Team:Marburg/PEG Method

SynDustry Fuse. Produce. Use.

Fusion of microorganisms

Different approaches to create artificial endosymbiosis have been described previously. The used methods vary depending on the host organism, including microinjection, invasion or phagocytosis for mammalian cells and a polyethylene glycol (PEG) -mediated fusion of vesicle enclosed microorganisms with yeast spheroplasts [1][2]. Even though the uptake was successful, these methods have not been utilized to date.

In order to realize our idea of a mostly self-sustainable production we had to decide for an applicable uptake mechanism of the symbiont into the host organism. Using mainly S. cerevisiae and E. coli, we chose the aforementioned PEG-induced uptake due to its easy applicability for different yeast strains without further engineering.

Figure 1
Figure 1. Overview scheme for the single steps using the PEG mediated fusion protocol.

The procedure, which has been described before [2][3], has been adapted and optimized for regeneration of the S. cerevisiae cell wall in liquid media. After initial growth of S. cerevisiae host cells and desired endosymbionts to a mid-logarithmic culture, the cell wall of S. cerevisiae is digested using Zymolyase, an enzyme which cleaves the 1,3-ß-glucane bonds of the yeast’s cell wall [4]. Therefore, the yeast cells are only enclosed by their lipid membrane. Additionally, this step can be universally applied to most yeast strains since they do not vary much in cell wall components rather than in the ratio of these. The digestion of the cell wall is a necessary requirement for the next crucial step: enclosure of the chosen endosymbiont by PEG liposomes.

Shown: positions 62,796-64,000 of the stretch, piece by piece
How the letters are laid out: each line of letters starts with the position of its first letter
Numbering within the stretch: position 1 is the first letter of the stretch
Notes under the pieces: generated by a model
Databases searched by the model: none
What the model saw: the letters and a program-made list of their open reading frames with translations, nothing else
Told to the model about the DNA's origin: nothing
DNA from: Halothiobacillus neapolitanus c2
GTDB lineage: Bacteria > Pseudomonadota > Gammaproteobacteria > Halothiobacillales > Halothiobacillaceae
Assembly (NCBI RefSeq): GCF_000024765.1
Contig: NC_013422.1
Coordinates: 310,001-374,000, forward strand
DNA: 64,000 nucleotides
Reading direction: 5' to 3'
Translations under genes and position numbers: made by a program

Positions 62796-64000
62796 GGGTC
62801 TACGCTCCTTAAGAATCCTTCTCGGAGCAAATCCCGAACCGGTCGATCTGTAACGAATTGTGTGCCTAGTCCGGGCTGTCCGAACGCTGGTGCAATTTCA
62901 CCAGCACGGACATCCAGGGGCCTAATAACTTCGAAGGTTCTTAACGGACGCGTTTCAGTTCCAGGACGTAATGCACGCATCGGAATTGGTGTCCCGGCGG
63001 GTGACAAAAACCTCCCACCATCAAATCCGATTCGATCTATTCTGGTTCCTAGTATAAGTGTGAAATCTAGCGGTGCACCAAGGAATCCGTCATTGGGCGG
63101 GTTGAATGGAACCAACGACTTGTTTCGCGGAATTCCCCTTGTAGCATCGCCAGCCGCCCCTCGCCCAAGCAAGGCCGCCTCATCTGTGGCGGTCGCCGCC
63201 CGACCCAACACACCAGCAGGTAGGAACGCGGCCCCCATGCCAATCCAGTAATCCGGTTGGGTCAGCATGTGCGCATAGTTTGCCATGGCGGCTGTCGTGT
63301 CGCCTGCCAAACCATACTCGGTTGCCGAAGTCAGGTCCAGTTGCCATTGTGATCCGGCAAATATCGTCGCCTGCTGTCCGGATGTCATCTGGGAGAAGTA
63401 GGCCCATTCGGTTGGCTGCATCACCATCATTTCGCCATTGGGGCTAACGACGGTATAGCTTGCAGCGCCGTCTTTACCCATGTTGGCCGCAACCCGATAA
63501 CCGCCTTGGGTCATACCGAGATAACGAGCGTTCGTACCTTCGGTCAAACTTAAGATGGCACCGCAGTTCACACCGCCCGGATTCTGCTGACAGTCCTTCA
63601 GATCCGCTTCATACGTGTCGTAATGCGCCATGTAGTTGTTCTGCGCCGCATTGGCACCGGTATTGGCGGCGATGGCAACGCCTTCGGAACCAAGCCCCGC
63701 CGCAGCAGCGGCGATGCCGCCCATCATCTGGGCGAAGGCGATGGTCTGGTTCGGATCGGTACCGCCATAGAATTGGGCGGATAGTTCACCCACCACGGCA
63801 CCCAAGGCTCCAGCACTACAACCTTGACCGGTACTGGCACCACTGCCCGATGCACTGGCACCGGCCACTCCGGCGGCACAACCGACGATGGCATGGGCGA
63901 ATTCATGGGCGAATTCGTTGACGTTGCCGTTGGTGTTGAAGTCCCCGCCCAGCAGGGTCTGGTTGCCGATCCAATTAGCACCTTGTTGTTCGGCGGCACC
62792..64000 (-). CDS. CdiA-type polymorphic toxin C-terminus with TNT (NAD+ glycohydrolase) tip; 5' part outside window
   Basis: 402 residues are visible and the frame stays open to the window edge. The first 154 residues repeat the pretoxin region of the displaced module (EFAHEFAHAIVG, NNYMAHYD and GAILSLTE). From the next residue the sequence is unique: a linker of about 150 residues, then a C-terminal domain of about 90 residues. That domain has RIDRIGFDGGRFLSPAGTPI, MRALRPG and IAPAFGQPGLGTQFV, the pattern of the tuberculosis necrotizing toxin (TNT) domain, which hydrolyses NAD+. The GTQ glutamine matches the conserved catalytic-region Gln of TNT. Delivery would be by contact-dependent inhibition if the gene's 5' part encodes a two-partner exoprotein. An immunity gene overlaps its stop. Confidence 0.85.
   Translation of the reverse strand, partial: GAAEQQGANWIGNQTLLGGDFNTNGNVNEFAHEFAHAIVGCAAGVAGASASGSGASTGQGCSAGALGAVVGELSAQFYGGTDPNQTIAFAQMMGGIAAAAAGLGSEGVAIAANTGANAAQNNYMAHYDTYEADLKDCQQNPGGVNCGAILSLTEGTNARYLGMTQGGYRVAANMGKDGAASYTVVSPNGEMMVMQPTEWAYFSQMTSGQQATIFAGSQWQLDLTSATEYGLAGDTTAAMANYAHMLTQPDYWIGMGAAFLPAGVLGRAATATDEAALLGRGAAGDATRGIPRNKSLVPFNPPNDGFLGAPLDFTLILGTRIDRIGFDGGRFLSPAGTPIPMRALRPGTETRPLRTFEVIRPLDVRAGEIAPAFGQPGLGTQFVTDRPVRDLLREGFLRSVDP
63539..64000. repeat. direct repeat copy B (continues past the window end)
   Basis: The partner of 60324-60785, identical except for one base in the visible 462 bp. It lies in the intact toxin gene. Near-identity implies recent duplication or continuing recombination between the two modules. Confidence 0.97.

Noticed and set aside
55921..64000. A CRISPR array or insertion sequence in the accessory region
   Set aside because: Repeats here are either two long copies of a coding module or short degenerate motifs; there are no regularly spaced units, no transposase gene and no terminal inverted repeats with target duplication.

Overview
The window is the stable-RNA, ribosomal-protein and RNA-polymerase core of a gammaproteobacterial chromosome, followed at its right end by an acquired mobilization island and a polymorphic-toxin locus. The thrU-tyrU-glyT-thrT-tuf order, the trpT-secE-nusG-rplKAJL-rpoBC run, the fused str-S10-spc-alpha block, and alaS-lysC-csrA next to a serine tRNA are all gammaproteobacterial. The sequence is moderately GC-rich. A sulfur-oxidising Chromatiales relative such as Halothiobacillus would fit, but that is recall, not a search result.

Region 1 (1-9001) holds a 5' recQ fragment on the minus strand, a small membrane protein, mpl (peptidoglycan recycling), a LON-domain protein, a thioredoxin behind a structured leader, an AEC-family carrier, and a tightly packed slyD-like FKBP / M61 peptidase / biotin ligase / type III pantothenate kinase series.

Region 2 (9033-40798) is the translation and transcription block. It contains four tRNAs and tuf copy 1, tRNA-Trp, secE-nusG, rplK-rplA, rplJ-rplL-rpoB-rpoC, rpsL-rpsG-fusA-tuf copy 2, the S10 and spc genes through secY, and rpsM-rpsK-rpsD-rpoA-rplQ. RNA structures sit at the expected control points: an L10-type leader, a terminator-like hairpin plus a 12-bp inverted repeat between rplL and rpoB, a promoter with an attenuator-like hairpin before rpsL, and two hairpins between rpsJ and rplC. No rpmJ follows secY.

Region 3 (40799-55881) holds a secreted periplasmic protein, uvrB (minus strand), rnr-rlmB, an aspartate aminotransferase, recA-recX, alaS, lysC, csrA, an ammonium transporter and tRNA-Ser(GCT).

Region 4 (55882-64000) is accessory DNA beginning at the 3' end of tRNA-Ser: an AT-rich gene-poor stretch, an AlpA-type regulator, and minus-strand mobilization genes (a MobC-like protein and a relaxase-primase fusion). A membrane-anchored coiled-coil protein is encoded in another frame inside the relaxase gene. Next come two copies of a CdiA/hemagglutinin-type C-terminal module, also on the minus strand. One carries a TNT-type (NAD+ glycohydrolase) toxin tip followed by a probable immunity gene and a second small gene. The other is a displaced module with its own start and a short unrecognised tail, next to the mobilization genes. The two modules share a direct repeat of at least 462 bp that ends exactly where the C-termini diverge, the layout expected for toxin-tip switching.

For the formation of liposomes under aqueous conditions, PEG of different molecular weights, ranging from 3,350 to 20,000 kDa has been used for E. coli. The molecular weight of utilized PEG can be adapted according to the size of the endosymbiont since as it correlates directly with the diameter of formed liposomes [5].

After mixture and gentle centrifugation of the cells, PEG can be added directly to the pellet. This step should be repeated several times with a dilution of the PEG concentration at every step. Next, the cells can be completely resuspended in a defined medium which enables the yeast cells to regenerate their cell wall. In order to select only those cells which have fused, a suitable selection pressure (for example a carbon source dependency for yeast and a low pH for E. coli) needs to be established.


  1. [1] Agapakis, Christina M., et al. "Towards a synthetic chloroplast." PLoS One 6.4 (2011): e18877.
  2. [2] Yamada, Takashi, and Kenji Sakaguchi. "Polyethylene glycol-induced uptake of bacteria into yeast protoplasts." Agricultural and Biological Chemistry 45.10 (1981): 2301-2309.
  3. [3] Guerra-Tschuschke, I., I. Martin, and M. T. Gonzalez. "Polyethylene glycol-induced internalization of bacteria into fungal protoplasts: electron microscopic study and optimization of experimental conditions." Applied and environmental microbiology 57.5 (1991): 1516-1522.
  4. [4] Pastor, FI Javier, et al. "Structure of the Saccharomyces cerevisiae cell wall: mannoproteins released by zymolyase and their contribution to wall architecture." Biochimica et Biophysica Acta (BBA)-General Subjects 802.2 (1984): 292-300.
  5. [5] Boni, Lawrence, et al. "Preparation of large liposomes by infusion into PEG." U.S. Patent Application No. 09/999,191.